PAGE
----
Thanks again for sharing your ideas,


  2. Sam Says:


    Thanks greatly for your comment. I very much appreciate it.

    There are many ways I would like to respond and veins of this issue that I would love to explore. Perhaps I can do so in future posts. Of course, I would prefer a lengthy, more personal conversation in one of the pubs surrounding the university in Glasgow. But they will have to wait for the next time I’m in Scotland.

    Let me say first, that what you’ve written is a very good corrective to what I posted. I was neither clear nor precise and you caught it. Let me attempt to be more accurate.

    As I stated, apostolic structures exist to better empower and enable those with apostolic gifting to fulfill such calling. They are by definition, 2nd decision entities.

    But invariably there are people with such gifts who may work that out in other venues. Such commitment, that is inherent in apostolic giftedness, is not restricted to sodalities. I say this, though, with some caveats:

    First, like all gifts, we see apostolic giftedness scattered broadly throughout the entirety of the body of Christ, both within modalities and within sodalities. The fact is that the one structure, the sodality, is more conducive for the outworking of the giftedness than the other.

    Does this mean that pastors or leaders in local churches cannot be “apostolic” or exercise such gifts in that context? Certainly not. They can make a significant contribution in any local church setting, but there are several dynamics that invariably take place if they stay in that structure:

    1. Those apostolic leaders who have the best chance of thriving in a local church—regardless of the type of church be it high, low, big, small, traditional, free or emerging—usually have obvious pastoral gifting in combination with the apostolic.

    2. The common pattern is that apostolic leaders may try to stay connected to the church in its local form and its ministries in a community, but invariably create an apostolic structure or structures alongside or outside which they can access in order for their giftedness to experience its full expression. They either attach themselves to something that already exists, or they create something new while remaining in a pastoral or a leadership role as layperson.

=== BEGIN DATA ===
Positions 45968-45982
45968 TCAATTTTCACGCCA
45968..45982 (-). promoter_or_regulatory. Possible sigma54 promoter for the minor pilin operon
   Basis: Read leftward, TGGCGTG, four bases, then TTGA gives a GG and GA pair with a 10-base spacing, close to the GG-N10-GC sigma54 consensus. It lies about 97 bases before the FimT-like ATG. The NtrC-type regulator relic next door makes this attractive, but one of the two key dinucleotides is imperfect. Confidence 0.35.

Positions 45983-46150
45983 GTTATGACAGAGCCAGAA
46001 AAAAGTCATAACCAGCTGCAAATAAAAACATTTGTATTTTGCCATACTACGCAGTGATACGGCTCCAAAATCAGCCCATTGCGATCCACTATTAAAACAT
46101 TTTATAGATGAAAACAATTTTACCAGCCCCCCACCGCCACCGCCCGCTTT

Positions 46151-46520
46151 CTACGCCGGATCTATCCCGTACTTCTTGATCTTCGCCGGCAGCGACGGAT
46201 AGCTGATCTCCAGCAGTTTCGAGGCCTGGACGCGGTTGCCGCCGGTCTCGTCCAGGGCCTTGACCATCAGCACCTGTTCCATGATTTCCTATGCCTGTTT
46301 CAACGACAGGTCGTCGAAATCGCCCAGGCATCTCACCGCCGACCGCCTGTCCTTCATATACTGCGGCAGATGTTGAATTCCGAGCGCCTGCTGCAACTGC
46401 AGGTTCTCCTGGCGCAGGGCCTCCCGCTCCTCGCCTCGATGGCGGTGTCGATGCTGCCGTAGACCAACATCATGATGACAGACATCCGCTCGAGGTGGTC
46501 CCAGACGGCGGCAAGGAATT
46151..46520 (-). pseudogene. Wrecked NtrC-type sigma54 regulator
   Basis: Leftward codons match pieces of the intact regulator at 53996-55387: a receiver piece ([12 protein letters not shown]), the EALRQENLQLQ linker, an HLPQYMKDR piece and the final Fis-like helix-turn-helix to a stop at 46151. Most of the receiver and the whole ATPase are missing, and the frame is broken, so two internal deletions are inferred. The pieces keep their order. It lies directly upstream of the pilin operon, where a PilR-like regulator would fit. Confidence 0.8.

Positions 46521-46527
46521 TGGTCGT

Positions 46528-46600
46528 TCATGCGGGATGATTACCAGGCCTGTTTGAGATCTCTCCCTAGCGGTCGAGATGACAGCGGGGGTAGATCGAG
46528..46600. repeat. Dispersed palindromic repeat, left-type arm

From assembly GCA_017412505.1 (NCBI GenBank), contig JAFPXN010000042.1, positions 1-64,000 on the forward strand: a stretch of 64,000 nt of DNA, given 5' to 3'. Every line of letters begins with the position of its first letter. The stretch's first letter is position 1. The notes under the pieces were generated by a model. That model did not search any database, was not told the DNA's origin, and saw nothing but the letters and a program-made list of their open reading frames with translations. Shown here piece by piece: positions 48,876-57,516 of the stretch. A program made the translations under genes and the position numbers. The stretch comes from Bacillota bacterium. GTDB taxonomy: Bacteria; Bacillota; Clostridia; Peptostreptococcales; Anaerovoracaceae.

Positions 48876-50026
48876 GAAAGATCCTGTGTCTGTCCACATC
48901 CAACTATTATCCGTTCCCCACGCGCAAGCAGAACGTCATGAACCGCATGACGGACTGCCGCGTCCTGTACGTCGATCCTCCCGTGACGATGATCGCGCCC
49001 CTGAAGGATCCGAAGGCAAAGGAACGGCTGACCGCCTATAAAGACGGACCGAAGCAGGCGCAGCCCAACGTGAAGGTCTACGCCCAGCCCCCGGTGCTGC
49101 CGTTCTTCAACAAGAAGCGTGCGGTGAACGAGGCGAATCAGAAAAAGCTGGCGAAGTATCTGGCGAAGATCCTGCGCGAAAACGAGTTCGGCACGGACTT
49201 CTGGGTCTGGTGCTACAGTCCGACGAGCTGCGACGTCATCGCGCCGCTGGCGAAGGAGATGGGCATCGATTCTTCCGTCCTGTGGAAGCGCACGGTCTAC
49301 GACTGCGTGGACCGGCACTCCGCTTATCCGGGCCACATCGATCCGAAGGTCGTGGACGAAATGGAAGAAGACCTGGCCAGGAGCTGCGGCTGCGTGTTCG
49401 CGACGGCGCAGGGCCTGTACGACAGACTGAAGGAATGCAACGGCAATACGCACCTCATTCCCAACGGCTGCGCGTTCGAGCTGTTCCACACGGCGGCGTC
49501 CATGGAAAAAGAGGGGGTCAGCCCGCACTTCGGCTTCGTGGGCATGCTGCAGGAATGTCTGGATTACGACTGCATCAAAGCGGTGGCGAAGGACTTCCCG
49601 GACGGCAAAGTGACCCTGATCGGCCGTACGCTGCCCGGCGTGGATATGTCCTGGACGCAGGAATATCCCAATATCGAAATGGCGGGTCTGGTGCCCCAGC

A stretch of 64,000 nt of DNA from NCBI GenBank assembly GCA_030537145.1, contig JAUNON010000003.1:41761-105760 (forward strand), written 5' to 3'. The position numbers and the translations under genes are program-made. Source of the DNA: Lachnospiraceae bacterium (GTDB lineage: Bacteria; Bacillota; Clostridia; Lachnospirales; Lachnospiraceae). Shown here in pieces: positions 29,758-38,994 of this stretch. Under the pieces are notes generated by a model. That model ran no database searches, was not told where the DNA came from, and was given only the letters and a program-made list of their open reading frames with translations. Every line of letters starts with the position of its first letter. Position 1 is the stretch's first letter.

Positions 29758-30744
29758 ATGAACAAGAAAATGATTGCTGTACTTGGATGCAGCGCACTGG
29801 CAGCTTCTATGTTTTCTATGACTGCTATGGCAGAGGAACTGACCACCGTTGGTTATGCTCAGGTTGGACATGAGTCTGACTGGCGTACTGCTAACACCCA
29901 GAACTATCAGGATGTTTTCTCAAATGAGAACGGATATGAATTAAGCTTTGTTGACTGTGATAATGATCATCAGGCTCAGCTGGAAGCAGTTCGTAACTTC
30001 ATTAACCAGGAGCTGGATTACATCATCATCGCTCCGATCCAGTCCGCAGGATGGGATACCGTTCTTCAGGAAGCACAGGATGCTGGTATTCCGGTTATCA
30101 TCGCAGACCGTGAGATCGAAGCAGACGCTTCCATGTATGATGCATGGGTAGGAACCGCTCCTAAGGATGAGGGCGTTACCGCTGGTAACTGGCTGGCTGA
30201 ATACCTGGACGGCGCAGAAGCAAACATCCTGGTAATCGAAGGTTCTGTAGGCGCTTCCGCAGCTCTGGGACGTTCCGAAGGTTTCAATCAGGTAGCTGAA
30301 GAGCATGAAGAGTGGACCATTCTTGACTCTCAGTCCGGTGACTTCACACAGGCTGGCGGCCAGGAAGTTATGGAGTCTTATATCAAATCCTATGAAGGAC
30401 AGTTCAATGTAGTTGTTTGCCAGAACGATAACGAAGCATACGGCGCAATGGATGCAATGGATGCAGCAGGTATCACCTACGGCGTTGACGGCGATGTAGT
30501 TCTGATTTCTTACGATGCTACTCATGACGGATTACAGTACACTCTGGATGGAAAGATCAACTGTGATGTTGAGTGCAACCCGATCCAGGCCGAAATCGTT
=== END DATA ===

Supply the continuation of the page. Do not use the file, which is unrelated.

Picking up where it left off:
The type of thing that you are referring to as a “network for sodalic types” who are remaining in vocations and professions may be a version of this.

    Secondly, as with all spiritual gifts, there are corresponding roles which are expected of all those who follow Jesus irrespective of giftedness. There is an extent to which all are expected to be “sent ones” (John 20:21) and to live lives of missional intentionality. Such missionality can and should be expressed through an array of professions and vocations. But such a general response out of biblical obedience should not be confused with those who are genuinely gifted apostolically.

    General missionality becomes apostolic, and requires apostolic gifting, when significant cultural, linguistic, or socio-economic barriers have to be bridged.

    Can that be done with people in professions, such as tentmakers, who cross such barriers not in “vocational” Christian ministry? Most certainly. That’s been true throughout the entire history of the Christian movement. But as you stated, it is not an either/or proposition. In every era, God has used both to accomplish his purposes.

    Lastly, let me add that there have always been included in sodalities those who were involved in other professions but who were deeply committed to the apostolic movement. In the Roman Catholic orders, these were sometimes referred to as “Third Orders.” In the Celtic movement, the core of the Celtic communities were monks/friars who were apostolic in their calling, but all sorts of other vocations were included in the broader community/movement.